Three factors may surprise you about the “enhancement” stories above. One is that human beings (like you, like me) are getting wires and sensors jammed into their skulls in the first place. The second is that these implanted devices have allowed for astounding increases in the functioning of the patients – breakthroughs that most of us have never heard of. Third is that even Dianna’s and Cathy’s seemingly “futuristic” procedures are hardly breaking news, now being nearly a decade old at the time of this writing.
These technologies could not be said to “indirectly” influence well-being – or some kind of outside factor that may hold sway over happiness if we study it closely enough. These are technologies that wield direct influence over sentience itself, and directly recreate human potential and the human experience.
Positive Psychology and the Future of Wellbeing
(I have written much more on the notion of post-human happiness, and this merely article scratches the surface. See my article on “Fulfillment Beyond Man” on Positive Psychology News for a deeper exploration.)
So what can positive psychology do now? Though awareness is useful, action is needed. The technologies developing now will be those that mold, enhance, and possibly re-define consciousness and well-being as we know it.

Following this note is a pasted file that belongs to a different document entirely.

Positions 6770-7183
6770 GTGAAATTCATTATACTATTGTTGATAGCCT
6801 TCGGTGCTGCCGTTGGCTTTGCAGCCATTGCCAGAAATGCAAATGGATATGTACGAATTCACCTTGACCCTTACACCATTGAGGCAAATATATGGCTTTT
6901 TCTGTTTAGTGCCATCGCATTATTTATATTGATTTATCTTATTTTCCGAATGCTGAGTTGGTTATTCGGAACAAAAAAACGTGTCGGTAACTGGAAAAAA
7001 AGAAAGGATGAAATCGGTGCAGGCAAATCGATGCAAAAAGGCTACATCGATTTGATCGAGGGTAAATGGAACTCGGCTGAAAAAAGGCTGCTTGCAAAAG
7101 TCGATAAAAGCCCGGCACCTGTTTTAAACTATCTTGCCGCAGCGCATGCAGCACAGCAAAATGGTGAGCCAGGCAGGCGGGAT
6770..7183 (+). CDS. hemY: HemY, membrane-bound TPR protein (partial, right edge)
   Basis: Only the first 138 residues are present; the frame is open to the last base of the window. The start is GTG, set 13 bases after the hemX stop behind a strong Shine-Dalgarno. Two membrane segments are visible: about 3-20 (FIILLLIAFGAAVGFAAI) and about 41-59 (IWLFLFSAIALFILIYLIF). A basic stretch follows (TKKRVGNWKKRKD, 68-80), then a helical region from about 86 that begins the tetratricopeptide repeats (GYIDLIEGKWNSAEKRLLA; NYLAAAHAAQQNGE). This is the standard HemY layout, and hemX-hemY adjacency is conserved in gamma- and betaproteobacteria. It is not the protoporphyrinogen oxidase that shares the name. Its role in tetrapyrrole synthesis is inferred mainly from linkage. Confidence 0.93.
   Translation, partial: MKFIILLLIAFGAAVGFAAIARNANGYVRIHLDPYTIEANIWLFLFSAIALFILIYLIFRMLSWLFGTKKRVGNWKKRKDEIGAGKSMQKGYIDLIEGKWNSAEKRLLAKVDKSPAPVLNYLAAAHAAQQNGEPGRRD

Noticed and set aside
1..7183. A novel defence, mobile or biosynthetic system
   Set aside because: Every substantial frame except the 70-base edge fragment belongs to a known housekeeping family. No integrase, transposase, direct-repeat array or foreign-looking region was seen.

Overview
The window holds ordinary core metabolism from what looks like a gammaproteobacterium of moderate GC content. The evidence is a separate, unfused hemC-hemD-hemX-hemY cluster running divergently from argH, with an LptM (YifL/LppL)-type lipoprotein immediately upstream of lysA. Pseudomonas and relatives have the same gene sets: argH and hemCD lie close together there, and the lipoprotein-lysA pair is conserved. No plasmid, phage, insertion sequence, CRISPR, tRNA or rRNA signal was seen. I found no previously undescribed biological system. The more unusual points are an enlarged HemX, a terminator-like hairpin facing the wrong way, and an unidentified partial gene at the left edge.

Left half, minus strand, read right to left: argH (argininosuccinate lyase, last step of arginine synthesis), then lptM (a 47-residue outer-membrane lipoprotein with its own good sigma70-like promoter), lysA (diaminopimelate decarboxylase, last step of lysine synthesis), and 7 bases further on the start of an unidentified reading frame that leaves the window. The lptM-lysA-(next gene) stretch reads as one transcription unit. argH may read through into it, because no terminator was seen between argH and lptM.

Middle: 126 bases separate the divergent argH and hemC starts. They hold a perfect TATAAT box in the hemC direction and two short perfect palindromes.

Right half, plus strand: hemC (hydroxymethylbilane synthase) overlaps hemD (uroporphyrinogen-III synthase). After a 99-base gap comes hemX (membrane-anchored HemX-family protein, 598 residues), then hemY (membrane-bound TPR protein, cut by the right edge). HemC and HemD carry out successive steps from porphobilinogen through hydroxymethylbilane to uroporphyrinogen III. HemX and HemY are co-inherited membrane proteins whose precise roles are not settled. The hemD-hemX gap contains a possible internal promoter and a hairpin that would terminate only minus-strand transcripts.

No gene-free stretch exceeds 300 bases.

If increasing all human well-being is the metric of success we’d like to impact, and if technology can be a conduit to engagement / meaning / positive emotion (Seligman himself states both points in this presentation), then it would seem that we’d want to be part of the committee that determines the direction and uses of technology that will be able to alter sentience itself.
First, positive psychology can – with the other disciplines involved (including but not limited to cognitive science, neuroscience, and machine learning ) – help to define the horizons for research that could yield the most important findings for human happiness. Defining our explorations toward these new horizons will undoubtedly have a massive impact on the end results.
Second, positive psychology can help to assess the impact and implications of brain-machine interface and neuroscience studies that are underway today – and into the future.
If these technologies aim to improve human life, it would seem that they’d be open to the perspectives of Positive Psychology, a science designed to understand human fulfillment and well-being. Having a positive psychologist in the room when technologies are being developed to alter emotion or mental conditions would seem a must for any research that aims at aggregately improving well-being. What if the developments in cognitive enhancement acted wholly without a strong grounding in what would be conducive to human happiness?